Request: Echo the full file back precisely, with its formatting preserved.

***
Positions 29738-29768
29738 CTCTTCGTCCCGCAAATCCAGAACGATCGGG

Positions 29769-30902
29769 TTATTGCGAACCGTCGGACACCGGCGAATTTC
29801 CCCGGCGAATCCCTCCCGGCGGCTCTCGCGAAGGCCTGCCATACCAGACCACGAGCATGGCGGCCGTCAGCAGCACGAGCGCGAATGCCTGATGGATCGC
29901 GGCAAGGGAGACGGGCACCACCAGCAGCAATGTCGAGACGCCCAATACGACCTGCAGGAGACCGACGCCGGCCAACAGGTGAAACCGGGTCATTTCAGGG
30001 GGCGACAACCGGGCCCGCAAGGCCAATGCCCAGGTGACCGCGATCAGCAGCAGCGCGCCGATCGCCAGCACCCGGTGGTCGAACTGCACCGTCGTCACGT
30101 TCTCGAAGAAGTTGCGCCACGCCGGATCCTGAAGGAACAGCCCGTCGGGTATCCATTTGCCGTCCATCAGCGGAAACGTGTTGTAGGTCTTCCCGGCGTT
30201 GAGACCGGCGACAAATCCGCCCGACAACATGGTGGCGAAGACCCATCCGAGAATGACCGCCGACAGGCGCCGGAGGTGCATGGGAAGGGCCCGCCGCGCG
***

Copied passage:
Positions 29738-29768
29738 CTCTTCGTCCCGCAAATCCAGAACGATCGGG

Positions 29769-30902
29769 TTATTGCGAACCGTCGGACACCGGCGAATTTC
29801 CCCGGCGAATCCCTCCCGGCGGCTCTCGCGAAGGCCTGCCATACCAGACCACGAGCATGGCGGCCGTCAGCAGCACGAGCGCGAATGCCTGATGGATCGC
29901 GGCAAGGGAGACGGGCACCACCAGCAGCAATGTCGAGACGCCCAATACGACCTGCAGGAGACCGACGCCGGCCAACAGGTGAAACCGGGTCATTTCAGGG
30001 GGCGACAACCGGGCCCGCAAGGCCAATGCCCAGGTGACCGCGATCAGCAGCAGCGCGCCGATCGCCAGCACCCGGTGGTCGAACTGCACCGTCGTCACGT
30101 TCTCGAAGAAGTTGCGCCACGCCGGATCCTGAAGGAACAGCCCGTCGGGTATCCATTTGCCGTCCATCAGCGGAAACGTGTTGTAGGTCTTCCCGGCGTT
30201 GAGACCGGCGACAAATCCGCCCGACAACATGGTGGCGAAGACCCATCCGAGAATGACCGCCGACAGGCGCCGGAGGTGCATGGGAAGGGCCCGCCGCGCG